• CreativeMarket for buying graphic elements, if you want to design your own logo or printables. I go here to buy fonts and graphics.
  • Photo subscription services:
    • Free: Pexels is great! A lot of photographers submit their photos there for exposure, so you can get some beautiful photographs to use in your blog posts for free. Free.
    • Lifestyle: Death to the Stock Photo releases free and paid monthly photo packs in different themes. Paid subscribers can also search their library. I love the quality of these photos, but because there isn’t an overarching theme, it can be hard to find exactly what you want. $15/mo.
    • Feminine: Haute Chocolate has lots of great, feminine stock photos in a clean and bright style. These are really nice if you’re running a girly lifestyle blog. $15/mo.
    • Faith-oriented: My favorite is Lighstock. Beautiful, non-cheesy photos of people of all backgrounds. Different plans ranging $15/mo and up.

In terms of plugins and services:

  • I use the Essential Grid (printable library and any grids on the site), Magic Action Box (for the sign-up form at the bottom of my posts), and Mailchimp for WP (for the email sign-up in my sidebar) plugins to style extras on my site. I can recommend all of them, but they’re not necessities!
  • I go back and forth on using a social media scheduler, but if that’s for-sure your thing, I recommend CoSchedule. It’s easy to use and has a free trial to get you started.

In terms of tech:

  • Laptop/desktop and wifi. If you don’t have this, your local library may.
  • Camera. I have an eight-year-old DSLR, but I also sometimes use my iPhone.
  • Reflector for “fancier” shots. I got an inexpensive 3-option reflector for around $20 on Amazon.

What investments have you made that were worth it?

I cannot stress this enough: if you don’t want to take photos, pay for photos. Don’t just take them from the internet! You can get sued if you do this (read one blogger’s story here).

The same goes for graphics and themes: don’t be afraid to spend money on making your site beautiful. I wouldn’t spend thousands or even hundreds of dollars early on. My current site runs on a $50 theme, hosting of a few dollars a month, and a logo that I made myself using elements from Creative Market.

In terms of classes or services, the only blogging course I’ve really loved was List Surge by Melyssa Griffin. It’s very detailed and helpful, with tons of ideas and guidance for implementing her suggestions. My email list went from 800 to 2,200 in around 3 months.

How do you get sponsored? I have such a hard time pitching!

I apply through networks! I’m in a few: InfluenceHer Collective, CleverGirls, and Social Fabric.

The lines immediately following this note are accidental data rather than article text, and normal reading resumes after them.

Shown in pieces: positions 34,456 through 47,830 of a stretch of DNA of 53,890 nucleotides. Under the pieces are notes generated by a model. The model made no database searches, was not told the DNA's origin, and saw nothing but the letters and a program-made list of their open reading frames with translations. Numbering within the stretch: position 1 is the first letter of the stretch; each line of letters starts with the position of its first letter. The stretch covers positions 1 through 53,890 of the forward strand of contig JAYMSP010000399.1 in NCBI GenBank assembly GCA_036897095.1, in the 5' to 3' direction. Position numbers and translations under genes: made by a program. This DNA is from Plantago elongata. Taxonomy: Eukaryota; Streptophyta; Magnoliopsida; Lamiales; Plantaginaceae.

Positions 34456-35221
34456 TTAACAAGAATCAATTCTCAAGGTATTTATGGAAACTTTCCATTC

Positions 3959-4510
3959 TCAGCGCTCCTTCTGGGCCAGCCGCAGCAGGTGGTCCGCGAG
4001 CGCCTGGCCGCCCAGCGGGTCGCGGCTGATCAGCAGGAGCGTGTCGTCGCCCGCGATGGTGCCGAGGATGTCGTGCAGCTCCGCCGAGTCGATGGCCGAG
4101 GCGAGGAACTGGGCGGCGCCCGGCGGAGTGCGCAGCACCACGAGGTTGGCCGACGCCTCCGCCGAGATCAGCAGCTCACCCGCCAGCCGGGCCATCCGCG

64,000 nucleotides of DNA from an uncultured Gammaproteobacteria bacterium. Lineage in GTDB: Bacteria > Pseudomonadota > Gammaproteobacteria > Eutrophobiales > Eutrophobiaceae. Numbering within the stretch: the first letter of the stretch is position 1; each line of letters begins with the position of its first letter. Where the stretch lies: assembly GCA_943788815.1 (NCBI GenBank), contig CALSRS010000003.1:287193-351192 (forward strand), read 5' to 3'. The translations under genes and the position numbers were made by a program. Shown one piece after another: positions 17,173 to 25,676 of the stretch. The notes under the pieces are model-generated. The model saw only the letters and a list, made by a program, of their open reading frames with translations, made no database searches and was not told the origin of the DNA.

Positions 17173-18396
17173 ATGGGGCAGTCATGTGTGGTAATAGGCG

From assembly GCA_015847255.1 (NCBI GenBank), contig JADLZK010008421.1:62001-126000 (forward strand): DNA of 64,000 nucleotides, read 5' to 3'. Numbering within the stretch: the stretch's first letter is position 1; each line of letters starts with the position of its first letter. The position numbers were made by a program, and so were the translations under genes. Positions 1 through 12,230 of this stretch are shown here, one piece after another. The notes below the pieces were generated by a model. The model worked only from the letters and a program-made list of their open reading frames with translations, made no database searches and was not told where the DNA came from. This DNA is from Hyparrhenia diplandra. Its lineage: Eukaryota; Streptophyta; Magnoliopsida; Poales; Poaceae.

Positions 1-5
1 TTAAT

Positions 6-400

Pitching can certainly be hard. If applying through a network, I base my application essays on this outline:

  1. Why I was drawn to this opportunity (“I’ve always used [brand] water bottles,” or “I really care about keeping my home clean, so I knew that a collaboration with [brand] would be a great fit.”
  2. About me, my blog, and my readers. (“I’m a 22-year-old college senior with a popular college lifestyle blog. My readers are generally aged [x-xy], [gender] and interested in [a, b, c].”) You can get the reader info through Google Analytics!
  3. My idea for the post. (“I’d love to write a post on my evening routine, featuring [product].”)
  4. Why I think it would go over well with my readers + a little bragging. (“My readers respond well to [type of] posts, and they also do great on social media: my most recent post on this topic was shared 1,000 times on Pinterest and Facebook!”)
  5. Thanks and well wishes. (“Thank you for considering me, and I look forward to hearing from you!”)

How do your obligations at school influence the time you schedule for blog work?

When it comes to balancing school and blog, I ALWAYS prioritize academics, because I can do blogging at any time, but college only comes around now (for all I know). I give blogging around the same amount of time/effort/energy as I do my extracurriculars or jobs, and I see and treat it as a job, which helps me feel better about putting work into it.

Check out the rest of College Blogger 101:

  1. My Blog Story
  2. College Blogging Questions and Answers [You’re looking at it!]
  3. My Top Lessons and Advice for College Blogging [Coming soon!]
Sara Laughed

Author: Sara Laughed

I'm Sara, a writer, programmer, and American in the Netherlands. This blog is about my life, discoveries, and mistakes. Follow along, and thank you for stopping by!

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  • Good and interesting post Sara. Even though I’m not in college nor do I have a blog I find your little tidbits of advice and knowledge so interesting. Plus I just enjoy reading about stuff you are doing and interested in. I always happy when a new post appears. Keep on keeping on.
    ♥️ KDT